The city’s code review task force continues its task of reviewing our city code line by line looking for revisions. The first batch of changes recommended by the task force will be voted on at the council meeting on December 15 (tonight). Most of the first round of changes are bookkeeping type changes that either strike unnecessary parts of the code or make the code easier to read.
Important but not glamorous work.
Coming Up – Blue Line Municipal Consent
The first part of 2016 looks to be heavily focused on the so-called “Municipal Consent” process for the Blue Line/Bottineau/Whatever-they-are-calling-it-today Light Rail. There will be several opportunities for Crystal residents to let the council know your thoughts on the plans, as they exist now, for the LRT that would go through Crystal.
As with everything government related, this is a byzantine process that doesn’t exactly mean what you would think it would mean based on the name. When I have more details about how and when you can share your feedback, I will let you know.
Coming Up – Station Area Planning
Along with the LRT project process, there is a parallel but mostly unconnected process related to Station Area Planning (see what I was saying about byzantine?). For this one, Hennepin County hired some consultants to work with the city on developing a plan for the land around the proposed station.
A group of citizens met a few weeks ago at the library to give feedback on the plan.
Because we happen to have a park right next to the station, a lot of focus is on Becker Park, and you may have seen some options for the park in the newspaper. Just know that everything is really preliminary right now. There’s a lot left to do, including answering the all important question of who would pay for this stuff.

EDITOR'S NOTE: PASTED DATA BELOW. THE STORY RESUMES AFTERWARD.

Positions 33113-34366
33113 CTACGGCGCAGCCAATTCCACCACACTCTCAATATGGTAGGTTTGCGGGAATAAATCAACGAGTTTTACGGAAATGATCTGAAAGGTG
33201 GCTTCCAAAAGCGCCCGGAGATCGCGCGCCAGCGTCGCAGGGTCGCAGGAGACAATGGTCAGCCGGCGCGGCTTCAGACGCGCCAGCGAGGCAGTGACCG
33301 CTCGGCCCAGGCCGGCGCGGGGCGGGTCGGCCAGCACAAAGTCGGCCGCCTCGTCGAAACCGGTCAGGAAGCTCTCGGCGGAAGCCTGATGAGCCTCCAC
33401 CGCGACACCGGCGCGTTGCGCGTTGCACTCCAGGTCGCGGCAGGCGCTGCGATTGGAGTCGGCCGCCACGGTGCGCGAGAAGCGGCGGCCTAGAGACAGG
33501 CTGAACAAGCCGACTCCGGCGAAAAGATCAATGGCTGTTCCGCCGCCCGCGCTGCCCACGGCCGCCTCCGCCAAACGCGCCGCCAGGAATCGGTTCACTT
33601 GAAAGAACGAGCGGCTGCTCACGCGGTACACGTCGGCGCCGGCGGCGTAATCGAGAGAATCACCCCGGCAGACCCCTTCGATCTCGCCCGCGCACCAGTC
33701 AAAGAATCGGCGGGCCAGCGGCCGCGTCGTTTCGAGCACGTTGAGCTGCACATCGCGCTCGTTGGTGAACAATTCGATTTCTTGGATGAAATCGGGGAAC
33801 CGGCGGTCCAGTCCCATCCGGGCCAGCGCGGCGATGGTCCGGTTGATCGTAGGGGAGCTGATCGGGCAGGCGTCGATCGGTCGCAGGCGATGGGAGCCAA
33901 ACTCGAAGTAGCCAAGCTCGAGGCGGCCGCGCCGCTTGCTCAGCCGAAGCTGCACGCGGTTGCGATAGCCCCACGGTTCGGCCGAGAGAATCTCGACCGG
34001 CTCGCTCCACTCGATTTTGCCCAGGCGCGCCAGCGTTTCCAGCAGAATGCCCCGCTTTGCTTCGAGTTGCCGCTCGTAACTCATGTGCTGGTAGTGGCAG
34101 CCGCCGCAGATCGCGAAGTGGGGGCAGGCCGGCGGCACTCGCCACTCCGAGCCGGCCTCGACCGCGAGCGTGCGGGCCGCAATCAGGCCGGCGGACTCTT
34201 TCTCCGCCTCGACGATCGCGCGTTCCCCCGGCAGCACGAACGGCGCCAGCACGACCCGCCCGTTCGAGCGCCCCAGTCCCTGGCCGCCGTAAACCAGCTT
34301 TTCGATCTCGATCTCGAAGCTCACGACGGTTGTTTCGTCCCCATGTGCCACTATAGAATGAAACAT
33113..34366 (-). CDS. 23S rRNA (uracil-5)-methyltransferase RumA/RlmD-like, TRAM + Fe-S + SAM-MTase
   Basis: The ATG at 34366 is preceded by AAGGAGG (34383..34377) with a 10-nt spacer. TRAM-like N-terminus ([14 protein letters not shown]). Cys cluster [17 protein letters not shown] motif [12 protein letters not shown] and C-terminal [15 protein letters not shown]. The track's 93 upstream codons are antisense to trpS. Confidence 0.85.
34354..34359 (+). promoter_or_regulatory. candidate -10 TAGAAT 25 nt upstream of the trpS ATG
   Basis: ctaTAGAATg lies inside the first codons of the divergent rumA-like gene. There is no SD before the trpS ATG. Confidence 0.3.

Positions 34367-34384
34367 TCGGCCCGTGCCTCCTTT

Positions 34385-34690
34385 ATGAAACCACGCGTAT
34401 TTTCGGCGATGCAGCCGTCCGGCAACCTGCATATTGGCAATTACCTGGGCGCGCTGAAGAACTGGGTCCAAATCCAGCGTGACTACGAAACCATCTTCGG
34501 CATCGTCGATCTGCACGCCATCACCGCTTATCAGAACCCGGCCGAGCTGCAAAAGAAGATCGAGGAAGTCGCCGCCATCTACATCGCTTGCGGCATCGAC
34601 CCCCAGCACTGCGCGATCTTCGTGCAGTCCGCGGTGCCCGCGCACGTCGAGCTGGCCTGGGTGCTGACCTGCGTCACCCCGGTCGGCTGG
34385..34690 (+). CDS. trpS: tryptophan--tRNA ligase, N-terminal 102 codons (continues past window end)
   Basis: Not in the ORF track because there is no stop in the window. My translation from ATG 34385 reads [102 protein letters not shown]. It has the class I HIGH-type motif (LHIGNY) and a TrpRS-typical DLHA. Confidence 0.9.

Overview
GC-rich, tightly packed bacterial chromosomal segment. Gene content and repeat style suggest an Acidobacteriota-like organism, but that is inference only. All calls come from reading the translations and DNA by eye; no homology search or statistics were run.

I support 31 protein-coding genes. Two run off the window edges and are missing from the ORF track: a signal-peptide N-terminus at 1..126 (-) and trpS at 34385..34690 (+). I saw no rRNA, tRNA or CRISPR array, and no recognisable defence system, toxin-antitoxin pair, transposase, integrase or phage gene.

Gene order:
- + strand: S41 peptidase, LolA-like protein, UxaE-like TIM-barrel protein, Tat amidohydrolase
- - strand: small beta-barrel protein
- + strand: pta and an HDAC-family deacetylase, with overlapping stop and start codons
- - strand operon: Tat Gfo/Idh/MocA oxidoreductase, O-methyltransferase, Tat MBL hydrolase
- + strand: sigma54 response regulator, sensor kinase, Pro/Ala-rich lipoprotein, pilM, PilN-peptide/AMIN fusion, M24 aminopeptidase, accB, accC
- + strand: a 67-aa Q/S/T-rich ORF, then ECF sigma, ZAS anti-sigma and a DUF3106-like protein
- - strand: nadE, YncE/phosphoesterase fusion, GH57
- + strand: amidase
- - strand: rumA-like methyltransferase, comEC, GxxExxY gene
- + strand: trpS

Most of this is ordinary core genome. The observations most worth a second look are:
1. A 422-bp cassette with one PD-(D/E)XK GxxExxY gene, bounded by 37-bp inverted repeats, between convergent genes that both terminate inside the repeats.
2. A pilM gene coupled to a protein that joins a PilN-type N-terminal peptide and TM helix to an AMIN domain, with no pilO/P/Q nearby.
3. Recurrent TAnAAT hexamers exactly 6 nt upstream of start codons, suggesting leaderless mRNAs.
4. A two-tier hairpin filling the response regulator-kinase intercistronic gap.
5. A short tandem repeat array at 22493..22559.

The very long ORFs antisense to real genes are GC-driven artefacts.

The consultants will be back in January to present the full plan they came up with (based on our feedback) and then they will leave and we (Crystal) will have to figure out what we’re going to do (if anything) from a zoning and planning standpoint because of LRT.
This is the first chapter in what will be a very long process.
Coming Up – Long Range Planning
The council is going to continue to work on long range planning. We had our first meeting about long term goals, and the focus of 2016 will be on getting the fiscal house in order so we can properly plan for future needs.
The council is also looking into whether Crystal can (and if so, should) become debt free. Believe it or not there are cities out there that don’t use debt, and actually have a cash reserve set aside for emergencies. Whether or not this is possible for Crystal, and what it would take to get there, are questions that need to be answered. I look forward to digging into it.
Links and Info
The next council meeting is in about 2 hours.
You can watch the video of council meetings here and find the agendas and meeting notes here. Audio recording of work sessions can be found here. Check the city calendar for updated meeting dates, locations and times.
As always, if I can be of assistance, let me know.
Photo: The Crystal Crime Prevention Board presents a check for the proceeds of the first annual Run for ROCCO. I had other photos from this night but I wanted to use the one that had my lovely wife (the lady in blue that’s not the police officer) in it. Erin is on the Crime Prevention Board. Pat Bedell is the board president and is in the middle holding the check.